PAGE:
Creativity: Denial of Death?

Art, History, Travel, Philadelphia and the World Through the Lens of Creativity.



I was looking through old clothes in my basement when I found this painted wooden box. It belonged to my grandmother Emma Montgomery who was born in 1886.  Someone got the box as a Christmas gift that year. My Great Grandmother? MB3

My mother kept the box for years and stored rose petals from my Grandmother’s funeral inside.


Which got me to thinking.   Why do we spend so much effort creating art in a world that is  impermanent ?  To be remembered?  To pass the time? To escape from our demons?  All/none of the above?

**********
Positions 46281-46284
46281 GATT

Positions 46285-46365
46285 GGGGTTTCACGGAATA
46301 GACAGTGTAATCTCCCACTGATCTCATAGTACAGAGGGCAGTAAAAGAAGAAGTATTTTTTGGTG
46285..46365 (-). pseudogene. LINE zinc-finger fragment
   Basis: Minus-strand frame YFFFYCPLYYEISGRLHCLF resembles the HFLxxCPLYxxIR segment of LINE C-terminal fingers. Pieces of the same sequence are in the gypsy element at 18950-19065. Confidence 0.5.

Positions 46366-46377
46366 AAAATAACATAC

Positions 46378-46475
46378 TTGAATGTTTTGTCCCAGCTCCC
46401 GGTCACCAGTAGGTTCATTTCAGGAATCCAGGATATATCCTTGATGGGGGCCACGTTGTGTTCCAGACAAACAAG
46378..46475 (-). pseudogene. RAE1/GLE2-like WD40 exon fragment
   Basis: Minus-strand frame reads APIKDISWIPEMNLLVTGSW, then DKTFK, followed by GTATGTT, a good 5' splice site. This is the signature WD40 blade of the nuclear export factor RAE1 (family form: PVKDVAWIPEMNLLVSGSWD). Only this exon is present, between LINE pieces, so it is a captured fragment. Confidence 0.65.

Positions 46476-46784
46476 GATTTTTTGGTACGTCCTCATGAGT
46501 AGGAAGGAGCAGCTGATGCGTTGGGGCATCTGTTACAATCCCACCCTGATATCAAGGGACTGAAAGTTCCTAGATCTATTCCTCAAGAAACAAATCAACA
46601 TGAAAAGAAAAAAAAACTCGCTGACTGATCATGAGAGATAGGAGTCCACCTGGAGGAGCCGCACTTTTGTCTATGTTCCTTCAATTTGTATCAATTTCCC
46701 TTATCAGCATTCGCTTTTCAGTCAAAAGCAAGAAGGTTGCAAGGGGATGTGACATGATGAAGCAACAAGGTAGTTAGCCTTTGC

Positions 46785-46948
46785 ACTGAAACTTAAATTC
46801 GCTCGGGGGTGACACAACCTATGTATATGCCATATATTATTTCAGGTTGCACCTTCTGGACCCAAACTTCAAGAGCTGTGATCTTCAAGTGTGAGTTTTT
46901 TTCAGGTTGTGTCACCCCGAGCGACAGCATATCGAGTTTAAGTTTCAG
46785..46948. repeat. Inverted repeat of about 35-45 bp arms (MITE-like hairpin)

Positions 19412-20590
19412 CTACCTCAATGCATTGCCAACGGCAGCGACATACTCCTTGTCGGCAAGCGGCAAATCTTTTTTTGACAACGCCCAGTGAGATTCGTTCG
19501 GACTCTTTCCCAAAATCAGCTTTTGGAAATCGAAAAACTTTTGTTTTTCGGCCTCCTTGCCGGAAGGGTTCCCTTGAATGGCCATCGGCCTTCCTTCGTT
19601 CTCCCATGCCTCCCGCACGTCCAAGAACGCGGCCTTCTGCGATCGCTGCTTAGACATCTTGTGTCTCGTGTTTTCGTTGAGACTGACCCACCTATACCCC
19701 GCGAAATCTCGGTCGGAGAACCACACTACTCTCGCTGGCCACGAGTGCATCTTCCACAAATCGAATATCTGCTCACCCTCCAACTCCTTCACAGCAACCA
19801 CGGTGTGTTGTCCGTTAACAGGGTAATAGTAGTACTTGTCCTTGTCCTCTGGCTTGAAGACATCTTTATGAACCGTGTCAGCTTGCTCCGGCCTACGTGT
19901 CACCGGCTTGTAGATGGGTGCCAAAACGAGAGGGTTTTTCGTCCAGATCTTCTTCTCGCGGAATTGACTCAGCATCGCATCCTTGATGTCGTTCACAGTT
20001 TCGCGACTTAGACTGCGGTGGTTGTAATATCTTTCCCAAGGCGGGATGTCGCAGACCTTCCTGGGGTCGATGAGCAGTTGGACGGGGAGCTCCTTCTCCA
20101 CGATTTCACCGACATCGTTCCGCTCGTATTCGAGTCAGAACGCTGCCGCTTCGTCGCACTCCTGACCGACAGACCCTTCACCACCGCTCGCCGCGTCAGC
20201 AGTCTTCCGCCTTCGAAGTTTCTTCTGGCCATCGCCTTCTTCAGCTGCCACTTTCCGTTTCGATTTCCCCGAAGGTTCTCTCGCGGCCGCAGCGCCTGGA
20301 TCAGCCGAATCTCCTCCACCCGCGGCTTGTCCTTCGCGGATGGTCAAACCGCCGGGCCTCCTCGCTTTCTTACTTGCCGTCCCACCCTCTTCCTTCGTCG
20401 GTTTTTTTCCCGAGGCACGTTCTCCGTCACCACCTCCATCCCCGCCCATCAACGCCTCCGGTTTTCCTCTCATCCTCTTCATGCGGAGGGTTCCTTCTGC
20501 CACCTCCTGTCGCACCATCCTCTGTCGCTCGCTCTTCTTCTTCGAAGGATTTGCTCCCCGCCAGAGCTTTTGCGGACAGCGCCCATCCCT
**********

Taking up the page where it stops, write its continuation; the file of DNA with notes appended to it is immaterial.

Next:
[T]he only way to work on perfection is in the form of an objective work that is fully under your control and is perfectible in some real ways. Either you eat up yourself and others around you, trying for perfection, or you objectify that imperfection in a work, on which you then unleash your creative powers. In this sense, some kind of objective creativity is the only answer man has to the problem of life. In this way, he satisfies nature, which asks that he live and act objectively as a vital animal plunging into the world; but he also satisfies his own distinctive human nature because he plunges in on his own symbolic terms and not as a reflex of the world as given to mere physical sense experience. He takes in the world, makes a total problem out of it, and then gives a fashioned, human answer to that problem. This, as Goethe saw in Faust, is the highest that man can achieve.”
Ernest Becker, “The Denial of Death, page 185